Now Crawlers, they are really bored so they follow all these links on the web. They make copies of those pages, and store them in an index. A big book of the web. He explains how when someone does a search, the search engine will return results for those keywords. But then need to rank those matches, so it makes it good for the searcher.
Ranking Pages: - Page content is crucial - Title is important - Design issues have an impact - Link analysis plays an important role - Other off the page criteria may be considered, such as the age of a site, click through and the "neighborhood."
Submitting to Crawlers: - Crawlers should find some pages naturally - They are especially likely to get pages with many or important links pointing at them - They pick up pages based on importance - You can submit pages via forms and also Sitemaps protocol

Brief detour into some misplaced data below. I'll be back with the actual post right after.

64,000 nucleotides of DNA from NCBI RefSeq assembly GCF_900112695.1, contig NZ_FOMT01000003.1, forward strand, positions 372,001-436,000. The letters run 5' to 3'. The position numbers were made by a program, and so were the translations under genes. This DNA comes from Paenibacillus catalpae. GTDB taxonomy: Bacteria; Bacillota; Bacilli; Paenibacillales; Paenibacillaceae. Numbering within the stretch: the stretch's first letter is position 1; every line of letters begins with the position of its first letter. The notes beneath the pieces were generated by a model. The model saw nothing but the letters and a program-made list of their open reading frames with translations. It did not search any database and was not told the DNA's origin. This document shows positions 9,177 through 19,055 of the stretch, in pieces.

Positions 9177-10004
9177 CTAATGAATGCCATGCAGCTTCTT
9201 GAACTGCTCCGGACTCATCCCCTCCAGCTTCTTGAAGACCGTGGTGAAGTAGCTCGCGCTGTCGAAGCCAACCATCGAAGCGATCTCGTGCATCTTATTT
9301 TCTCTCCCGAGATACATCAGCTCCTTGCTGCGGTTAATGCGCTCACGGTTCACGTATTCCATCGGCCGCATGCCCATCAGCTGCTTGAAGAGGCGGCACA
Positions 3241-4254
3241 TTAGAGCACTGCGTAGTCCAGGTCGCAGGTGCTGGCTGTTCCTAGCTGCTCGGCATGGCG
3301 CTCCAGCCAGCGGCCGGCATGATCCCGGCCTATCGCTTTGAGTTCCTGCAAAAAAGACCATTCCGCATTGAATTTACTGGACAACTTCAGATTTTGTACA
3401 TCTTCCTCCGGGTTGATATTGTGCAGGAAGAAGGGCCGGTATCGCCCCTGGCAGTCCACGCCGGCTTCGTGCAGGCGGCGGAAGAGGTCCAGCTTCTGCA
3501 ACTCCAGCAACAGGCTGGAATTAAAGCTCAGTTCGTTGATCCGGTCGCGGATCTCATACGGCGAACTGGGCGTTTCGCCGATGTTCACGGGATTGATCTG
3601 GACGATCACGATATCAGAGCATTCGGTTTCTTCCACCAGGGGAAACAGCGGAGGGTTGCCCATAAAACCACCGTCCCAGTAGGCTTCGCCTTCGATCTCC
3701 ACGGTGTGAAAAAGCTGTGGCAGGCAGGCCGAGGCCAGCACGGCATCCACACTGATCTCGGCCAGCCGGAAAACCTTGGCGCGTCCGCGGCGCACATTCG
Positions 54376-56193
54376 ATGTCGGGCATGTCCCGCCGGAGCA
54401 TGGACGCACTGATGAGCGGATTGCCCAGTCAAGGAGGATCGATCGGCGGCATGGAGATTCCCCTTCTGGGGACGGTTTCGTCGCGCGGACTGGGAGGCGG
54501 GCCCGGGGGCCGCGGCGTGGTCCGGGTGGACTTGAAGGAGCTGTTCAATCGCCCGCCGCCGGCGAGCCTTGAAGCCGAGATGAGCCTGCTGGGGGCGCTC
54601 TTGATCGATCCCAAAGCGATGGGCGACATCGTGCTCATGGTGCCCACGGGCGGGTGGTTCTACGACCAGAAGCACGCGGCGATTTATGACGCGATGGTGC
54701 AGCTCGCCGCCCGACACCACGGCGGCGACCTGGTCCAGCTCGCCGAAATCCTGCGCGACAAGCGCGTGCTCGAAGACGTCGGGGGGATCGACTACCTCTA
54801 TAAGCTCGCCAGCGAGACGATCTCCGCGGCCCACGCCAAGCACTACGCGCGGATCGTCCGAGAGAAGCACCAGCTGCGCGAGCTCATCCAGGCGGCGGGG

What Should You Submit? - Home page and key sections of your site - Deep submit, use Sitemaps (see Sitemaps.org)
Yahoo Slurp Crawler - Works like Google but they also have paid inclusion - Paid inclusion guarantees pages will be spidered - Only Yahoo still does it - You pay a cost per click fee - No guarantee your listing will rank well - But it guarantees your pages will be indexed - He sums it up to a paid inclusion lottery (makes your chances a bit better?) - It is called Yahoo Search Submit